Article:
I just watched We Need to Talk About Kevin, a movie based on the award-winning book of the same title. The film is told from the point of view of a serial killer’s mother. It jumps back and forth in time, tracing her son’s troubled childhood, through his commission of a high school massacre, but mainly focuses on the fallout from his horrific actions – specifically, the price his mother pays. Ostracized, cruelly targeted by the other community members who hold her responsible for what her son did, she meekly accepts the abuse, presumably accepting some share of the responsibility for the tragedy. Her house and car are splattered with red paint, she is slapped, sworn at, coolly ignored and, at one point in the movie, has her purchase of a dozen supermarket eggs demolished by a grieving mother. The ensuing scene which finds her eating dinner at home, alone, lining up the eggshell fragments she fishes them out of her omelet is sad, unintentionally comical, and, in my opinion, improbable. Partly because I couldn’t imagine someone, anyone, passively subjecting themselves to such sustained mistreatment, but mainly because I couldn’t imagine a parent facing such an enormous communal backlash for the actions perpetrated by her son. Especially given the fact that, we later learn, her husband and young daughter were his first victims. It just struck me as an extreme and wrong response.
I mentioned this to my friend, Bill, who happened to have read the book, and his response was a definite: “Oh, that totally happens. Are you kidding?” Really? An entire community holding a parent responsible for her son’s actions? Despite Bill’s insistence, I didn’t buy it. Until I asked Akemi who responded with equal vehemence. Apparently, in Japan, parents are most certainly held accountable for their children’s social transgressions.
I don’t know. In some cases, I can certainly see a parent having to shoulder some of the blame, but I have a hard time faulting them for raising a psychopath, especially given the fact that I’m halfway through Jon Ronson’s brilliant The Psychopath Test: A Journey Through the Madness Industry which makes a pretty good argument for the physiological and untreatable nature of sociopathy. According to the book, roughly 1% of the general population are sociopaths, cold, calculated individuals incapable of empathy. Apparently, in addition to excelling at murder, they also make wonderfully successful CEO’s. The rate of recidivism among psychopaths is an astonishing 80%. In other words, 80% of psychopaths purportedly “cured” of their condition will re-offend! Why? Because theirs is not a behavioral condition. They are born that way, the result dysfunctional amygdala, a part of the brain that plays an important role in emotional learning and autonomic responses associated with fear. Now I’m not presuming the average person would be aware of this, but I still find it far-fetched that most individuals would target a parent in this sort of situation. Maybe if their kid stole a car or bullied someone, but mass murder?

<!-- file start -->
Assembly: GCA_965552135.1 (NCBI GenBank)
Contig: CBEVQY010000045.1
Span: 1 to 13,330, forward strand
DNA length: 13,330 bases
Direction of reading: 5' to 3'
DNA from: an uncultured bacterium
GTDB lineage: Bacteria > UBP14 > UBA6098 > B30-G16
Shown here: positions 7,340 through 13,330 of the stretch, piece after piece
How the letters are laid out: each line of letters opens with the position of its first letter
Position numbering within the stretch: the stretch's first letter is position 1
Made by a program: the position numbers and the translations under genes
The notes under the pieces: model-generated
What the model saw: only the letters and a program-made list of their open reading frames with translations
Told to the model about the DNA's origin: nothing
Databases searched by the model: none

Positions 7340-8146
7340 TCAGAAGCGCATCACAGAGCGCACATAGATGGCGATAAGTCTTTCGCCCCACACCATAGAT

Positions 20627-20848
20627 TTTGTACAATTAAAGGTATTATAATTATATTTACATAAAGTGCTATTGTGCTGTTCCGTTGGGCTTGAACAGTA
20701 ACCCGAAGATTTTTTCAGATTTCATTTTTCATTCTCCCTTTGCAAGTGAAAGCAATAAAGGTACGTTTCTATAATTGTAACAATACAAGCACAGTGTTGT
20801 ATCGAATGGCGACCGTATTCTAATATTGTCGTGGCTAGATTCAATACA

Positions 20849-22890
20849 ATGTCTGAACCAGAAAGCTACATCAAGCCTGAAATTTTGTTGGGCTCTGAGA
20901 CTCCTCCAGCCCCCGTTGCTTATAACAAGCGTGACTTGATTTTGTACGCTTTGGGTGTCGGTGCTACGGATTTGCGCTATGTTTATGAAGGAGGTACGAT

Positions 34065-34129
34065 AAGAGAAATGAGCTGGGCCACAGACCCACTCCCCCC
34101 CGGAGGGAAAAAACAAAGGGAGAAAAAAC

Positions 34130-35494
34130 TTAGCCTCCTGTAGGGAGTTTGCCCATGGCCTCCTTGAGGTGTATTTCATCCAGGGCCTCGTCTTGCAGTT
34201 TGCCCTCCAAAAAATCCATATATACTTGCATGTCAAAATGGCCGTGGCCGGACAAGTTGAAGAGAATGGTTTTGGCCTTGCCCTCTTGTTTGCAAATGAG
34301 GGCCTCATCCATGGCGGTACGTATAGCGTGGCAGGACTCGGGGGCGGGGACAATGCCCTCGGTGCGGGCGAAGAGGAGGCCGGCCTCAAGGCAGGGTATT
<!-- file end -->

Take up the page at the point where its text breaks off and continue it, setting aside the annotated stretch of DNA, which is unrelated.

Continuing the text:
What do you think? Should a parent be held accountable for their child’s actions? And what offense-dependent allowances would you make?
On an unrelated topic, this morning, Akemi’s English class was presented with that hoariest of time-travel scenarios: If you could go back in history, who would you want to spend time with? Invariably, whenever this question gets asked, you’ll hear the usual responses: Einstein, Marilyn Monroe, Jesus. Akemi’s response, which I found altogether endearing: her grandfather who passed away when she was very young.
So, do tell. If you could go back in history, who would you want to spend time with?